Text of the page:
Salmeterol Compared with Current Therapies in Chronic Asthma

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Abstract

BACKGROUND.

Therapy with salmeterol, a long-acting, selective, inhaled β2-adrenergic agonist, is effective and safe for patients with persistent asthma; however, few long-term studies comparing salmeterol with current combination treatment regimens have been reported.

METHODS.

A multicenter, randomized, placebo-controlled, double-blind study was conducted in 386 patients over 41 to 46 weeks in 27 medical centers (two thirds of the investigators were primary care physicians). Patients were randomized to receive either salmeterol or placebo, and further randomized to weaning or nonweaning from current asthma therapies (except inhaled corticosteroids). Treatment groups were: salmeterol/weaning (S + W), placebo/weaning (P + W), salmeterol/no weaning (S + NW), and placebo/no weaning (P + NW). Attempts at active weaning were carried out at the discretion of the investigator for 2 to 6 weeks. Pulmonary function, albuterol use, and asthma symptoms were measured.

RESULTS.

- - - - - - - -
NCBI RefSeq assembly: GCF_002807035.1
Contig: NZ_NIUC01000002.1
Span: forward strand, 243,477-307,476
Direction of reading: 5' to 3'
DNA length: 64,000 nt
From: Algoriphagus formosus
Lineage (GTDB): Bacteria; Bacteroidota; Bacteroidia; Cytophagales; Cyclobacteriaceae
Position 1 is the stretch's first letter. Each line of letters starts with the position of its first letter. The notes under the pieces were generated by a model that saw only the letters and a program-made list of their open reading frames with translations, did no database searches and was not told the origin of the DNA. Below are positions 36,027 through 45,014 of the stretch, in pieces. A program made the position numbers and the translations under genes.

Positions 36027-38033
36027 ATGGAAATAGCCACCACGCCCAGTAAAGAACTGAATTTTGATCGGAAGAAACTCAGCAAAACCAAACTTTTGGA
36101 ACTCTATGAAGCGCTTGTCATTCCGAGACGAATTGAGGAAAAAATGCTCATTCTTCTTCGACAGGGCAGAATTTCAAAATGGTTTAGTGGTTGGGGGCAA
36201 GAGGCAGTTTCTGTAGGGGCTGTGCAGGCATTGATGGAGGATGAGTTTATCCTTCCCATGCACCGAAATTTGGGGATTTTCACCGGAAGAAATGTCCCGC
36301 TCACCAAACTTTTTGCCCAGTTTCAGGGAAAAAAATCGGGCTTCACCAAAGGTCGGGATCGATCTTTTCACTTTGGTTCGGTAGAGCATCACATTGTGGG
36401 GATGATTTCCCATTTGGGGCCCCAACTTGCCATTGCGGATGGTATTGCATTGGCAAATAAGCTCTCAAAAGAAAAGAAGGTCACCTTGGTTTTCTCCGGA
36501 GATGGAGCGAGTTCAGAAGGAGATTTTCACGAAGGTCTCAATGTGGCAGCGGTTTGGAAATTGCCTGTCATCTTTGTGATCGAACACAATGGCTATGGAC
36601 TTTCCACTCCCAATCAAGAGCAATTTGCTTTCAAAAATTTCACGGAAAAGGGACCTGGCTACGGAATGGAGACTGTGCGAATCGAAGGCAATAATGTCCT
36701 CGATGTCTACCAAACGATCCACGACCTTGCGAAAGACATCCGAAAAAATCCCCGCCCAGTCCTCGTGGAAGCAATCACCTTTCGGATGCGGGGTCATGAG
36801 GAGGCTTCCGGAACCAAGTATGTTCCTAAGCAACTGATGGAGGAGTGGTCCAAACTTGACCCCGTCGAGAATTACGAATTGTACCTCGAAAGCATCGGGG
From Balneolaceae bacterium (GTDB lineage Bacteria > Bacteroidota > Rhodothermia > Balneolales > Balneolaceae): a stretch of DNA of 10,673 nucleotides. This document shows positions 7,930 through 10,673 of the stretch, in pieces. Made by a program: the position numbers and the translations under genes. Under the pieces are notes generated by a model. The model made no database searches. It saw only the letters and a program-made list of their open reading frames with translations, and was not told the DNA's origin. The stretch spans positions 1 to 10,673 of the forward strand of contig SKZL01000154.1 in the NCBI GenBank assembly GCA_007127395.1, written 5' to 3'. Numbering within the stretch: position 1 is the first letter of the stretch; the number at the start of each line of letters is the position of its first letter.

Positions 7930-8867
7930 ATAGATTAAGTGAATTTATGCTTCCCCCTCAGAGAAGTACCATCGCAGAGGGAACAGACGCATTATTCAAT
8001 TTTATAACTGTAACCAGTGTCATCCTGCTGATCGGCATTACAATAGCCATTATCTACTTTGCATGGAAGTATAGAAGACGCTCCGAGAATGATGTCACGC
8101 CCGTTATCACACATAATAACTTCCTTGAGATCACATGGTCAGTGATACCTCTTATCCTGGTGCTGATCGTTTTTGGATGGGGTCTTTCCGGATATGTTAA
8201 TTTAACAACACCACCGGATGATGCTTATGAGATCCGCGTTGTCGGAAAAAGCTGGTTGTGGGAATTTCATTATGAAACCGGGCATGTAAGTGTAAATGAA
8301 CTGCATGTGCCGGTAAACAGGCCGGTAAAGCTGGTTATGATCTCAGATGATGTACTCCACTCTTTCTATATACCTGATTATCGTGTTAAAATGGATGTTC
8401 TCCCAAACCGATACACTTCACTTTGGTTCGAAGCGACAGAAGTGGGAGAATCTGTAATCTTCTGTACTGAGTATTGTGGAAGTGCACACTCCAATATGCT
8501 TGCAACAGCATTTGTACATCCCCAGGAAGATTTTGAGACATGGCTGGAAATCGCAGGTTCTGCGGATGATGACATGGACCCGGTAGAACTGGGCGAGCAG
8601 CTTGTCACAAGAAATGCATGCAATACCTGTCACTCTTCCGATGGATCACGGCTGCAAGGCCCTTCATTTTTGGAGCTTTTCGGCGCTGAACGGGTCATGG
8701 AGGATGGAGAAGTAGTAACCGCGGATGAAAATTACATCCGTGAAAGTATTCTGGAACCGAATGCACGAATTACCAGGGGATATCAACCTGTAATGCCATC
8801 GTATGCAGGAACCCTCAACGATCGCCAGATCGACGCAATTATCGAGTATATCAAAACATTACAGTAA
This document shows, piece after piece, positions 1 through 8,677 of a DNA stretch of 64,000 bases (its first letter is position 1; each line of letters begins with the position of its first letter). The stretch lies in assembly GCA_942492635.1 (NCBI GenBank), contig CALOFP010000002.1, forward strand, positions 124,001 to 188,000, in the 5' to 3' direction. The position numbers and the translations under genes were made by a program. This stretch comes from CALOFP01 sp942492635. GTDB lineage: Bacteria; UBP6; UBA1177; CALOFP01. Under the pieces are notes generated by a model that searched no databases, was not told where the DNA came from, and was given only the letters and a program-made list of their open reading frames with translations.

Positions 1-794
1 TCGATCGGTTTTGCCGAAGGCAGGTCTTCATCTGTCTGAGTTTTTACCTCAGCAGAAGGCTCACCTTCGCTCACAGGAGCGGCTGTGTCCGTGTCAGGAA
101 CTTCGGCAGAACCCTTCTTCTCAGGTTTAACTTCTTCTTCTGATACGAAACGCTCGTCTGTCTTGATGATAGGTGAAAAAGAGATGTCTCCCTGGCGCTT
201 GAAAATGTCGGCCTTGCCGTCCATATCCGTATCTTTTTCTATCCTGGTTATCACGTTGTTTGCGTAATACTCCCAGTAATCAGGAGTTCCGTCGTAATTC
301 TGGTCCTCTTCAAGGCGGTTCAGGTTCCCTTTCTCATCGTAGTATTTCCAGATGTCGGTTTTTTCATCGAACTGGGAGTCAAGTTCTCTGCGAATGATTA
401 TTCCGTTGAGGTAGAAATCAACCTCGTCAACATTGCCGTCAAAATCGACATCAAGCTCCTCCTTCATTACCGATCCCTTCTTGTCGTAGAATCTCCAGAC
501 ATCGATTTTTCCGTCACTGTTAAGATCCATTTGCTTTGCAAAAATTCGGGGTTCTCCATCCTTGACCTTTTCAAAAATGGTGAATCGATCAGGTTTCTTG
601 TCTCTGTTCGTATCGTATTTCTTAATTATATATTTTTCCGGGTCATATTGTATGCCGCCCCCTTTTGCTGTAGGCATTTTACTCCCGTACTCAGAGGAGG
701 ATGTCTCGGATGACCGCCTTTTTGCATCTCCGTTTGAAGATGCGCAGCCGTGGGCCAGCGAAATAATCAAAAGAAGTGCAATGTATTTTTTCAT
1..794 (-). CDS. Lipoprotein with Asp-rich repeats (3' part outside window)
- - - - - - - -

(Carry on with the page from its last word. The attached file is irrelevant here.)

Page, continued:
The clinical benefits of salmeterol occurred despite weaning off existing nonsteroidal asthma medications. The mean morning peak expiratory flow rate was significantly increased in the S + W group (32.3 L/min) compared with both the P + W (4.9 L/min) and P + NW (6.8 L/min) groups (P < .001). Compared with the P + W and P + NW groups, the S + W group experienced significant (P < .05) improvements in overall mean asthma symptom scores, mean number of puffs of supplemental albuterol, the percentage of days with no supplemental albuterol use, and the mean number of awakenings caused by asthma (except for the P + NW comparison, P=.090). No significant differences were noted between treatment groups in any safety evaluation, including 12-lead electrocardiograms.

CONCLUSIONS.

The addition of salmeterol in the treatment of persistent asthma resulted in sustained improvement in pulmonary function and symptoms. The long-term use of salmeterol is safe and improves the clinical course and stability of asthma following reductions in nonsteroidal asthma therapy.

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